Every shop owner wants a fast online shop with the best pagespeed results. The images have a huge impact on these stats. But can we achieve better results with only PHP?

Image generation with PHP

In PHP there are two ways how images can be generated: using the gd, or the ImageMagick extension. Both extensions are not optimized to create very small images and they are quite slow. They also lack support for newer image formats like avif (PHP 8.1 will have avif in gd). The PHP community has build packages (like spatie/image-optimizer) to optimize an image after it has been uploaded by executing several optimziers in the CLI. This approach requires to have functions like exec, system or proc_open available, which are disabled by default on some shared hosters. Also, the optimizers need to be installed on the host system. But there are new technologies like ffi or wasm available in PHP.

Image generation using FFI / WASM on server-side

Instead of requiring optimizers installed on the server system, we could bring it with the code, isolated as WASM or as a shared library with FFI. These approaches are both very fast, but unfortunately, both technologies are not widely used in the PHP ecosystem.

Pre optimize the images before uploading on client side

Since the WASM support has landed in the browsers, it is also possible to optimize the image before sending it to the servers. This approach added Discourse to their platform to reduce the file size of uploaded images. This will work good in a situation where the Administration only manages the entire shop. Still, most users are using the API or Import extensions to import the products with the images. There will be client-side optimization not help as the optimization happens inside the browser.

Letting a external service do our image processing

When we can’t create the best optimized image with just plain PHP, why not let our image processing work be done by some external service? One of my favourite image processing systems is imgproxy. It can be even selfhosted, if necessary. We save the original images on the server or an external storage like S3 and just link it to our image processing server with some parameters, like width, height etc. The servers are doing the rest for us with the best possible image results. Such servers also offer better image formats if the browser supports it. This means, when the browser requests a jpg image, but the browser supports also webp. The server can respond to the .jpg file extension a webp image without even providing multiple links or using a <code>picture</code> element. It’s important that your used processing service does cache your requests or you will have to setup a own CDN before it. Let’s do a quick pros and cons list of the usage of such software:

Pros:

  • Best possible optimized image
  • Serving better image formats as the original image (jpg => webp) without doing anything special
  • Smaller backups of the shop, as we don’t have to save thumbnails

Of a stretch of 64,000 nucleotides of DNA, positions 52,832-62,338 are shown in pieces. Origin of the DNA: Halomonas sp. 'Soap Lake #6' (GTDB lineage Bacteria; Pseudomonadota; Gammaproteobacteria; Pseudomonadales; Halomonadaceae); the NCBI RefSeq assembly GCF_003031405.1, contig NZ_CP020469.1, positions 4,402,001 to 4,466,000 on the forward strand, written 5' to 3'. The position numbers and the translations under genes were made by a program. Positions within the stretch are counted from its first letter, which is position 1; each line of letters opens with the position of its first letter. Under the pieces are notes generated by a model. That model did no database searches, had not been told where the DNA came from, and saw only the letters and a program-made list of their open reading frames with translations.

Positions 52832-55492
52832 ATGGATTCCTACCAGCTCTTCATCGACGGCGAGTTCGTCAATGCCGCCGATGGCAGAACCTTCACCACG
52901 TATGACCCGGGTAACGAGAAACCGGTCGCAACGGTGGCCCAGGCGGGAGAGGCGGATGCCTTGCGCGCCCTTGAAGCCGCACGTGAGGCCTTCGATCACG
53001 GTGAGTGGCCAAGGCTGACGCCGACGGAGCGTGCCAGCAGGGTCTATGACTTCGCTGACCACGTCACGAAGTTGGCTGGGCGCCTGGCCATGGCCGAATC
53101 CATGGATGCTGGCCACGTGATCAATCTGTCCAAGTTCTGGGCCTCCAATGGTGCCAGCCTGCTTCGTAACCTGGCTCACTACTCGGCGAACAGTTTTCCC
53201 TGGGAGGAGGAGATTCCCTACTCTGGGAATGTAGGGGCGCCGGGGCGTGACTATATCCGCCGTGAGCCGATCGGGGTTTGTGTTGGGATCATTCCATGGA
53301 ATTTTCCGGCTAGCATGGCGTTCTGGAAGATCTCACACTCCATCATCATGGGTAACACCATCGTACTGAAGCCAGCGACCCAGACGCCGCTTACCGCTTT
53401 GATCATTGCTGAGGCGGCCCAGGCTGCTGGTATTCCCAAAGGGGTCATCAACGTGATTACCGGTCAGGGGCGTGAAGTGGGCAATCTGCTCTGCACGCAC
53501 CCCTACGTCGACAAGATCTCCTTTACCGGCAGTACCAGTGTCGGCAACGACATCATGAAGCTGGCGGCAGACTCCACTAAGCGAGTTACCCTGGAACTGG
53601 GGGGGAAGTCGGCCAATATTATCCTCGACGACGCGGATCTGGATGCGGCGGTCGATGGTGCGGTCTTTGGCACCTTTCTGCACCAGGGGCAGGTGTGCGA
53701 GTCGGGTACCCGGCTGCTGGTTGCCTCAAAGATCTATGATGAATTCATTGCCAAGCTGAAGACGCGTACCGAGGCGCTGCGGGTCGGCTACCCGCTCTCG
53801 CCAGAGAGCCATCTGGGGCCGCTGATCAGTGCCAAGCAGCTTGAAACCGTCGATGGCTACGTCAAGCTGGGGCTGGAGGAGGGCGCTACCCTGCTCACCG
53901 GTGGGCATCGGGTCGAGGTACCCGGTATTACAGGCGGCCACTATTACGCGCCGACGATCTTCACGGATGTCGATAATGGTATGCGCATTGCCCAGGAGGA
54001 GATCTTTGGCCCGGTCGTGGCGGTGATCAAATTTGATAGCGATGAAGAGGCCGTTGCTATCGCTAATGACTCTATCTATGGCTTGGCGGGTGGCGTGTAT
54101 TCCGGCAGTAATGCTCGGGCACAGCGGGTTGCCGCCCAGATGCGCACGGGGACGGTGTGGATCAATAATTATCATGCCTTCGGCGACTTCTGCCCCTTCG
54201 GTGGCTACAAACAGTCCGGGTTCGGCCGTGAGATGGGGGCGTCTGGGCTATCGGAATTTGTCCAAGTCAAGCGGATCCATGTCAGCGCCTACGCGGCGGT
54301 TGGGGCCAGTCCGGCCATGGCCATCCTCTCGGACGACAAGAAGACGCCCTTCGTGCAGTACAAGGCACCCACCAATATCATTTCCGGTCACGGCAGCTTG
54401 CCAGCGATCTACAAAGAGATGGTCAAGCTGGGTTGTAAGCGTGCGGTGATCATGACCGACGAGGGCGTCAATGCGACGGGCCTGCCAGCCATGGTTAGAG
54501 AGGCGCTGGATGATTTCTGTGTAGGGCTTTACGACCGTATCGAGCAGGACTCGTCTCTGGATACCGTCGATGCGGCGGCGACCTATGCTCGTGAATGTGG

• Can be even smaller when the original images are saved on a cloud bucket
  • Can be self-hosted, if necessary
  • We can be flexible in our template and use the dimension we want instead blowing up your storage
  • Improves the global access times with some cloud image processing
    • This mostly requires that the original image are also saved on their network

Cons:

  • When the image processing service is offline, images in our shop cannot be loaded
  • When the original images are saved in a cloud bucket and we don’t make backups, our deleted file will be gone
  • The choosen service needs caching so we should setup a cdn before your processing service

How do we integrate such external service in our shopware shops?

Unfortunately, Shopware does not support the usage of an external service by default. But the guys from FriendsOfShopware has covered us with the Thumbnail processor plugin. This extension is free and can be installed from Shopware store or from Github. Special thanks there to tinect the author of the extension.

What does the plugin for us?

  • Disabling the Shopware own thumbnail generation
  • Allows us to define a URL template how the storefront url needs to be generated
    • A template looks like: https://mycdn.shopdomain.com/{mediaPath}?width={width}&height={height}
  • Adds lazy image loading to the storefront
  • Takes automatically care of the sizes attribute for responsive images

With the usage of an cloud-bucket like s3 we can even move the original files from disk to the bucket. For this refer to the Shopware documentation on how to accomplish that.

Some image processing providers list

  • BunnyCDN
    • not cheap with 9,5$/m per zone for image processing, but fast and including webp. We need to enable Bunny Optimizer and Manipulation Engine. Additionally, we can use really cheap storage and global traffic.
  • imgproxy
    • Opensource, can be selfhosted, fast and including webp and avif. But needs a caching in front of it, f.e. a CDN.
  • Images.weserv.nl
    • Free, slow and not including webp
  • cloudimage
    • Has free plan, fast and including webp
  • Cloudflare
    • Only available at Business plan

Conclusion

Thumbnails are essential in modern web development. But do we really want wasting time for setting up PHP with libavif, installing optimizers on the host to optimize later after upload the images and still getting unsuitable images for our users and pagespeed? I am sure there are better tasks to do as these. The external services are even very cheap like with Bunnycdn for 9,5$. Give it a try and keep focusing on the things that really needs your power.